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A Semite: A Memoir of Algeria Hardcover – 2 May 2014

5.0 out of 5 stars 1 customer review

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Product details

  • Hardcover: 176 pages
  • Publisher: Columbia University Press (2 May 2014)
  • Language: English
  • ISBN-10: 0231164025
  • ISBN-13: 978-0231164023
  • Product Dimensions: 1.9 x 15.2 x 22.2 cm
  • Average Customer Review: 5.0 out of 5 stars  See all reviews (1 customer review)
  • Amazon Bestsellers Rank: 1,902,526 in Books (See Top 100 in Books)
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Review

...the 'fable, ' if we may call it that, is obviously magnificent, the investigation form at once rigorous and moving, the historico-political overhang of an impeccable accuracy. (...) This is 'our' entire history, with its mistakes, blind spots, hesitations, with its truth, with everything: the families and the loves, the profession, the seizing a bit unreal of occasions, the faithfulness and the coincidences, and the thing most just to have been written on 'France.'--Philippe Lacoue-Labarthe

The 'fable," if I can call it that, is unmistakably magnificent, the form--an inquiry--both rigorous and moving, the historical/political overview impeccably accurate. (...) This is "our" story, with its mistakes, its blind spots, its equivocations, its truth, with nothing omitted: families and the bonds of love, the teaching profession, an almost hallucinatory grasp of certain occasions, steadfastness, chance occurrences. Of all the things people have written about "France," this is the most just.--Philippe Lacoue-Labarthe

This is a complex engagement with the unique temporal, linguistic, and embodied qualities of family and cultural heritage. It is philosophically important and politically engaging, speaking to the necessities of repetition and distortion in the accuracies of memory and historical truth. It is also a delicate prose work of exceptional literary quality, an important contribution to contemporary studies in trauma and testimony and to the field of autobiography.--Penelope Deutscher, Northwestern University

This 'fable, ' if I can call it that, is unmistakably magnificent, the form--an inquiry--both rigorous and moving, the historical/political overview impeccably accurate. This is 'our' story, with its mistakes, its blind spots, its equivocations, its truth, with nothing omitted: families and the bonds of love, the teaching profession, an almost hallucinatory grasp of certain occasions, steadfastness, chance occurrences. Of all the things people have written about 'France, ' this is the most just.--Philippe Lacoue-Labarthe, philosopher, author of "Heidegger and the Politics of Poetry"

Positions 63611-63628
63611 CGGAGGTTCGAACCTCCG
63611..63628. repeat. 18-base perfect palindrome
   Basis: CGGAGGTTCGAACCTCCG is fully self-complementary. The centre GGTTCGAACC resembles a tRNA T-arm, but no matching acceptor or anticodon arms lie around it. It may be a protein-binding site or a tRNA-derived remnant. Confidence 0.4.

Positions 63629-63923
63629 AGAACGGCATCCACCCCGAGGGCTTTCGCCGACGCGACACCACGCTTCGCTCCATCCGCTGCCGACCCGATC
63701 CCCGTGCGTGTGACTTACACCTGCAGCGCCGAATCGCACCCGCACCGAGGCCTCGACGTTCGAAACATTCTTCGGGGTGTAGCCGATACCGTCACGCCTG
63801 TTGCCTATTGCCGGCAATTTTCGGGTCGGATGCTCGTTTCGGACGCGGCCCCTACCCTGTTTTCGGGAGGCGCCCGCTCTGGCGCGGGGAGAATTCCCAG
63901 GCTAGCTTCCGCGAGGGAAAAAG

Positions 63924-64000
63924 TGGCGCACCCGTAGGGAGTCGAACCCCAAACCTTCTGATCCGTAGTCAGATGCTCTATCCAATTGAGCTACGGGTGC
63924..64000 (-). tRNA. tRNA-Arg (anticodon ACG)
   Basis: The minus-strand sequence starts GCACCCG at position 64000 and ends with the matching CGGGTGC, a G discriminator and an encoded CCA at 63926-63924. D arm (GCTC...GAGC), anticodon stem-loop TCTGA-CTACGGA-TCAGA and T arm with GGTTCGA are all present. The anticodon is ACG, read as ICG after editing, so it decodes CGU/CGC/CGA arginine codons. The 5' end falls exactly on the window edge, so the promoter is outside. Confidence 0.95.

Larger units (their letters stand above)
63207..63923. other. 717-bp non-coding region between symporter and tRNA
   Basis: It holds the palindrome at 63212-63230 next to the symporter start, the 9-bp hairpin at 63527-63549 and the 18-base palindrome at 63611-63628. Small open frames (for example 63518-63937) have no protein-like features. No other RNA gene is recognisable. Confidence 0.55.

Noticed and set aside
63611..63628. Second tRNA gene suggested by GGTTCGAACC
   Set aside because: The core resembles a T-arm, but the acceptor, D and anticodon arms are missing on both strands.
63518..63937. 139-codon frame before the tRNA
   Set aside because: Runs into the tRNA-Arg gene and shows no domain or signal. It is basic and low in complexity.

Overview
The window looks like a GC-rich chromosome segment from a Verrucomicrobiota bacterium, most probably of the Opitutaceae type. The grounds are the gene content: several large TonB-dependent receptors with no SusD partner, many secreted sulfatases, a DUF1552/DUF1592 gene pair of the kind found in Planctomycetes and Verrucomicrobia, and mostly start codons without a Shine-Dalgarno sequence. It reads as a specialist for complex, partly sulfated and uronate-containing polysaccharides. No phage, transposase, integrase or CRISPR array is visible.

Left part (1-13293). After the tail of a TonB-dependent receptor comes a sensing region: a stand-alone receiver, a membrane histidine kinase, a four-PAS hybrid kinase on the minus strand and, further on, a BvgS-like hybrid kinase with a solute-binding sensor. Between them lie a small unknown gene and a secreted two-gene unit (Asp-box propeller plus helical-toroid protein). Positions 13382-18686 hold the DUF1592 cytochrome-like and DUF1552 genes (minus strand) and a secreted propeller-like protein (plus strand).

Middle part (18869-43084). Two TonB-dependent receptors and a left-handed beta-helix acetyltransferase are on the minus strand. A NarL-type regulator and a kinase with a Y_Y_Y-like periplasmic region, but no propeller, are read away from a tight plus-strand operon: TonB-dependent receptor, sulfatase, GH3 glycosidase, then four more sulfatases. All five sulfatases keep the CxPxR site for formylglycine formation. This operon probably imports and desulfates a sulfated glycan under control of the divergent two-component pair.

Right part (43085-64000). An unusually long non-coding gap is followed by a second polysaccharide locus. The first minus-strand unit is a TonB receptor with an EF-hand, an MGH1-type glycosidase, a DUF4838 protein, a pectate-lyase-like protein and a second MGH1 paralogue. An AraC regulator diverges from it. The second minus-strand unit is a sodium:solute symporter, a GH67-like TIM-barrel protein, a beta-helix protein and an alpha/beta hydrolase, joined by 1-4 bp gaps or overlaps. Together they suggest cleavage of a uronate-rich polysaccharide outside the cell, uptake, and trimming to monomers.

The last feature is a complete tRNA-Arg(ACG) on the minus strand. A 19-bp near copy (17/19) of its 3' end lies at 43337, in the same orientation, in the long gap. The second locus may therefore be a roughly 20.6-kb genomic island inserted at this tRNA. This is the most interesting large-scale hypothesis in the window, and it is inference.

[A] moving family biography.--Olivia Harrison"The Los Angeles Review of Books" (01/01/0001)

"A Semite" is an evocative work imparting to the reader that Jews and Arabs can and should, to induce the recent slogan, refuse to be enemies with each other. This wondrously written portrait of a cry is a resource of hope in our own envisaging of beautiful tomorrows.--Marcus Barnett"Marx and Philosophy Review of Books" (01/01/0001)

Gu?noun has written a riveting account of his larger-than life father that brings into sharp focus the last chapters of Jewish life in French Algeria in the 1960s.... A remarkable memoir.--Susan Gilson Miller"The Journal of North African Studies" (01/01/0001)

This is a complex engagement with the unique temporal, linguistic, and embodied qualities of family and cultural heritage. It is philosophically important and politically engaging, speaking to the necessities of repetition and distortion in the accuracies of memory and historical truth. It is also a delicate prose work of exceptional literary quality, an important contribution to contemporary studies in trauma and testimony and to the field of autobiography.

--Penelope Deutscher, Northwestern University